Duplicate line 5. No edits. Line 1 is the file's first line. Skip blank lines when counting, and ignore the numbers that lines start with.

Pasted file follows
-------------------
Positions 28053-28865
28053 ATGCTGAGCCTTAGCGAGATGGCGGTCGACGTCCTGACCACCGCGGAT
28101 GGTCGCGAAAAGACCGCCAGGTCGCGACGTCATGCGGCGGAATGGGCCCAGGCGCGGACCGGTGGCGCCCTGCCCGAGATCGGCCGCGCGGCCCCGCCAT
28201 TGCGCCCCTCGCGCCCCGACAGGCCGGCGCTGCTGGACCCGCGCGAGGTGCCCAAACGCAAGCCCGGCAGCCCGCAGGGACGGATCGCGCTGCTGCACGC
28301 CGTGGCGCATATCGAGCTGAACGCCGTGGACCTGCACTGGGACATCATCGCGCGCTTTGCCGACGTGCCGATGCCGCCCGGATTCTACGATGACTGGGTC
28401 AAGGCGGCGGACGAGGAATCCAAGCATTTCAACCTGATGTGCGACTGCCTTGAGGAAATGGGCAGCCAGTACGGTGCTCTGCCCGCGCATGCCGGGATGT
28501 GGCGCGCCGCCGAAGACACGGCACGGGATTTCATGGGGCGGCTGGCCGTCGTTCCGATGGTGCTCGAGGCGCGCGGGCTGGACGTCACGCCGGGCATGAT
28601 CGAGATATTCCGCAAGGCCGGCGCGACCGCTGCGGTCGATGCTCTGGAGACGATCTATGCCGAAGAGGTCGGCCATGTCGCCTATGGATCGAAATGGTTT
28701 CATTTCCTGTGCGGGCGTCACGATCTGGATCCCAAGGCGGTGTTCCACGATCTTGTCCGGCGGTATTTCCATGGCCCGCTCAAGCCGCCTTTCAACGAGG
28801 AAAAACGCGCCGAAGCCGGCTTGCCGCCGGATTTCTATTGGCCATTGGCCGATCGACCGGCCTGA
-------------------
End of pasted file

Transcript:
28301 CGTGGCGCATATCGAGCTGAACGCCGTGGACCTGCACTGGGACATCATCGCGCGCTTTGCCGACGTGCCGATGCCGCCCGGATTCTACGATGACTGGGTC